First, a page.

Companies send their managers to climb mountains, bungee-jump off cliffs or spend time in monasteries to hone their skills. In Berlin, local business leaders met with professional musicians for a seminar on conducting.
Conducting practice for managers with the RIAS Chamber Choir
Gerald Blohmeier is one of five managers who took the plunge.
"I know nothing about music," Blohmeier confessed. "The last time I sang in a choir was back at school, so that's a long, long time ago. And when I saw they were offering a management training method which involved music, I didn't have a clue how that would work."
At the start, it was shaky. Danish conductor Peter Hanke, artistic director of the Center for Arts and Leadership in Copenhagen, coached the businesspeople as they took turns conducting the RIAS Chamber Choir, one of the most prestigious ensembles of its kind, to render a Mendelssohn-score.
"Become a conductor! Explore leadership in another sense!" Hanke told the managers.
Some of the business people faced the singers with their eyes closed. Others waved their arms timidly, not knowing what to expect from the choir. Soon cacophony rang out.
"You're creating a beautiful sound," Hanke encouraged them. "But your decisions are too weak right now."
Under his subtle guidance the music improved with each attempt.
Lear n i n g to liste n
Conductor and composer Peter Hanke
The business world needs inspiring and stimulating personalities in the workplace, but they're rare. For Hanke, a conductor represents the new leader in modern society. In the world of music, it is the conductor's job to absorb the energy and artistic expression of an ensemble and to advance that.
Hanke said the same holds true for leadership positions in business: as a leader, you need to listen very carefully to your employees.
Spot the leader
"You soon realize that success comes from cooperation," said RIAS-soprano Stephanie Petit-Laurent. "It's working together that counts. The singers themselves contribute a lot from their individual experience. But a conductor can mould that. But he can only do that if he's unbiased and let's things happen spontaneously. So there are certain managers about whom a musician thinks: No way! He's stubborn, he's not sensitive. He goes against the flow.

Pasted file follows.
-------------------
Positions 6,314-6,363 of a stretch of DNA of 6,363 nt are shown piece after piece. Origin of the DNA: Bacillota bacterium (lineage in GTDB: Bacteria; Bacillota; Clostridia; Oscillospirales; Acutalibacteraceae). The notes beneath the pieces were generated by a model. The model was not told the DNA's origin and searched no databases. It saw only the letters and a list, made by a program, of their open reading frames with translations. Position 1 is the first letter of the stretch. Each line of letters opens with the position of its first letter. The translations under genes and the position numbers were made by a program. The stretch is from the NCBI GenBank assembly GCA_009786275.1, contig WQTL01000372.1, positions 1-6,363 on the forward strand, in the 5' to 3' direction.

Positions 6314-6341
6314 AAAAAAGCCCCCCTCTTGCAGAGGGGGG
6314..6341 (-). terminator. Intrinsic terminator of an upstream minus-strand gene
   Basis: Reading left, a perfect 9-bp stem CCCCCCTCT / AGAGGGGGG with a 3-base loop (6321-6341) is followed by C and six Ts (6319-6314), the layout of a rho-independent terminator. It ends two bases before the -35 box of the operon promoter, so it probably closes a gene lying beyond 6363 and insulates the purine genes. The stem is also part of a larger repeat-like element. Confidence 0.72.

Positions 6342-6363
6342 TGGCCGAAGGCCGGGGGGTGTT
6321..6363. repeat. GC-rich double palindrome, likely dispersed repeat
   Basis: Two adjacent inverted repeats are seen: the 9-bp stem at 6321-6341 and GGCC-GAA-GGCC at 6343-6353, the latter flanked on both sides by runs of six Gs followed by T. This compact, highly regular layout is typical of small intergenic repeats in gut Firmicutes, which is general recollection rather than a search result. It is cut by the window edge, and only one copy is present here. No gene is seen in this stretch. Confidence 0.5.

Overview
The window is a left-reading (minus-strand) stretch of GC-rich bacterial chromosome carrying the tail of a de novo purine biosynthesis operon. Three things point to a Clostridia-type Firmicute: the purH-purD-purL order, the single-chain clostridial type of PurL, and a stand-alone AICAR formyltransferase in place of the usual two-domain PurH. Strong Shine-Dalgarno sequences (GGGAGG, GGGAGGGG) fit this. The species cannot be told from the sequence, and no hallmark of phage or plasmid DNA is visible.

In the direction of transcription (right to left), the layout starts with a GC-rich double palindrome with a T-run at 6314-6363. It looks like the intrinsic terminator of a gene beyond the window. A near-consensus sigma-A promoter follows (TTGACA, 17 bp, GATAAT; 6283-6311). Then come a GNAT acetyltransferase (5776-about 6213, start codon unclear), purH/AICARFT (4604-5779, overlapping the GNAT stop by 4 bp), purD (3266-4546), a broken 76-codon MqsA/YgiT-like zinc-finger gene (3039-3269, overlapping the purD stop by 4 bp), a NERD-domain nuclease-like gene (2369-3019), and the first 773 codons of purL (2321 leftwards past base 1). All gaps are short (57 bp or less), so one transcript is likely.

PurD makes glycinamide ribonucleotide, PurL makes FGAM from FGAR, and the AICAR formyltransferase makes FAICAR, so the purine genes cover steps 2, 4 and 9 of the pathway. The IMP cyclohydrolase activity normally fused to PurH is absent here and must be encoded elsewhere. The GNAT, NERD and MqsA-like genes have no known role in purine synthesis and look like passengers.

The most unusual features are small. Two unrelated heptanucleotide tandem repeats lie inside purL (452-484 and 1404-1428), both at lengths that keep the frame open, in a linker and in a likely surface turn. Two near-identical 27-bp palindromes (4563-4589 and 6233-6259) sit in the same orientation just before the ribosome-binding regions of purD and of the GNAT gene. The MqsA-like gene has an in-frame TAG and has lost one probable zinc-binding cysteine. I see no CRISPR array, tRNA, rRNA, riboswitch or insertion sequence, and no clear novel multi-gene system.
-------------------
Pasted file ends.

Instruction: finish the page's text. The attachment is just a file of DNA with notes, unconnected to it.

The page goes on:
Petit-Laurent said it's easy to spot managers who spark the choir's enthusiasm. Take the first composer-wanna-be: "Musically, he was actually pretty clueless. But he listened to us and he blended in really well. He sensed the ensemble's creativity and he contributed a lot himself."
Manager can learn from the dynamics of conducting
The managers attending the workshop clearly recognized that they should mediate, rather than lead. They should hardly intervene in the work process of a company's team of employees that plays well together. That, at least, is conductor Hanke's perception of working life.
Heighte n ed se n ses
"I don't think this seminar has provided any ground-breaking new answers," said manager Blohmeier. "But it has definitely heightened my sense of perception. … You learn to respect your peer and help him to develop. When you can contribute to this process of unfolding, the music just keeps getting better. And when you apply that to management your results also improve in business."
A conclusion, he said, that would make working life not just more successful -- but also far more pleasant for his entire team.